Have you seen the sign that is held up at sports events quoting the biblical verse, John 3:16,” which states; “For God so loved the world that he gave his one and only Son, that whoever believes in him shall not perish but have eternal life.” It is a timeless message for Christians all over the world. It is so well known that it might be easy to overlook what the verse really means. Look at the verse again and slowly read the words carefully. It says that God loved the world so much that He came to earth in Jesus to be one of us, live like us and have the same experiences and challenges as us. Then God’s only Son died and rose for us so that whoever believes in God will spend all of eternity with Him. See that word- whoever? Do we really believe that whoever believes in God no matter what denomination, color, creed, and gender or faith practices gets to spend eternity with God? Too often it seems the as long as people look like us, believe like us and practice their faith just like us, “they” will be saved. Too often it feels more like a competition of “us” verse “them” or who is right or wrong when it comes to faith.
A few years ago, a high school friend and I were discussing the small-town life, our faith and how our beliefs were informed by our experiences growing up. His family owned and operated the largest café in town. Throughout the week, people, sat together to discuss topics like farming, the price of corn, politics and sports regardless of their occupations, socioeconomic status or faith. Growing up he loved to listen to all of the different views, jokes and laughter that unfolded all day long. But my friend noticed a change in the atmosphere on Sundays. His family’s café was the place to go for coffee when church services were done. He said the Catholics had the earliest mass so they were the first to arrive. It did not take long for him notice that they cleared out just in time for the second wave, which were from the Reformed Church. The place bustled with people then suddenly, like the Catholics, the Reformers cleared out for the third wave of people, the Lutherans. Through the years he said that unlike the weekdays, on Sundays the three faiths did not mingle together. That was news to me however I was not shocked either. Honestly, I don’t believe my family was the only family in town with the beliefs that I described above. These prejudices were beginning to change even before I graduated from high school starting with joint ecumenical serves for Good Friday and Easter Sunrise services. For that time it was a huge step in the right direction.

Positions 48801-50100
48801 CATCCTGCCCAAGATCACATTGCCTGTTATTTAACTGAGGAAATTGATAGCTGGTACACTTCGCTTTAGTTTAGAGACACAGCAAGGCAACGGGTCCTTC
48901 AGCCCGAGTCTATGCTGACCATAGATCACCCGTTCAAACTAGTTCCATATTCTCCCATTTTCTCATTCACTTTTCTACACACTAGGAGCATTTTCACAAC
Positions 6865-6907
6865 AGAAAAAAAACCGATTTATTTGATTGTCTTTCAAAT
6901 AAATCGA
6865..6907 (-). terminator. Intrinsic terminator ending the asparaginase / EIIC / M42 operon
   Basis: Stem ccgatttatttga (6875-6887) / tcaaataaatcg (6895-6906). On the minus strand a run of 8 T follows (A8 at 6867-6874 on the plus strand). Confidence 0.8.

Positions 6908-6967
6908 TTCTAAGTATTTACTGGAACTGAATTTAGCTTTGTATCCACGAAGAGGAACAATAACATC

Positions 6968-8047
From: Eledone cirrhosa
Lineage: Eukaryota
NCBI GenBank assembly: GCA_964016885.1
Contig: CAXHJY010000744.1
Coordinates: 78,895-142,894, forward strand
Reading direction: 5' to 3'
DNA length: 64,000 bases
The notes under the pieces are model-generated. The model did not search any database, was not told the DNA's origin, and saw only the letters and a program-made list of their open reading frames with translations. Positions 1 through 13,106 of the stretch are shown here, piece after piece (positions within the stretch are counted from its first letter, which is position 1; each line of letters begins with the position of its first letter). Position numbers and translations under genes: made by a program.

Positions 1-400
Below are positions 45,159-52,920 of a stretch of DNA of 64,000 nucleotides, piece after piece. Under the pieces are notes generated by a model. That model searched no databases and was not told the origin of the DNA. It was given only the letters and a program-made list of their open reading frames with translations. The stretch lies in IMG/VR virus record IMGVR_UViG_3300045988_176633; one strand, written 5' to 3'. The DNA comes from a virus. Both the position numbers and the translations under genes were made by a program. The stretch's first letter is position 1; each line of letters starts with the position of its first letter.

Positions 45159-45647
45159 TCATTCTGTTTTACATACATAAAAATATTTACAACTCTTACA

If we read the text again, “For God so loved the world that he gave his one and only Son, that whoever believes in him shall not perish but have eternal life” it occurs to me that one of the most important words of the text is, “Whoever” or growing up we said “whosoever.” It promises that whoever believes in Him (God-Jesus) will have eternal life. The verse does not say, only the Reformed, Catholic or Lutheran or other denominations have eternal life. God’s Son Jesus cared for people without prejudice. This was a good reminder to me when I was reading the story of Jesus and the woman at the well in the fourth chapter of John. This was an extraordinary conversation by two people who were completely different in so many ways and yet they discussed living water that would quench the woman’s spiritual thirst. She went on to discover his prophetic power and had a lively back and forth about religious practices. Being different never stopped Jesus from loving the least, the lowly and the lost. Did you know that she was the first person, in John’s Gospel, to hear Jesus call himself by God’s name, I AM. And she was the first missionary who brought the Samaritans to meet Jesus the Savior. This woman was the “whoever!” This woman did not look like a follower of Jesus especially in the first-century world. She was the wrong gender, from the wrong culture, and was ostracized from the people around her yet she discovered Jesus and his gift of “living water.” My professor and John scholar Karoline Lewis, says it like this, “This entire story of Jesus in Samaria is an embodied presentation of what this verse means. Jesus, the Samaritan woman at the well, and her villagers have acted out what God loving the world looks like.” This is a promise and an opportunity to see the uniqueness of others who embody Jesus differently than you and me. Christians often use the term, WWJD, (What Would Jesus Do), and I think we have a clear picture of what Jesus did and continues to do in offering living water and eternity to “whosoever” believes in Him.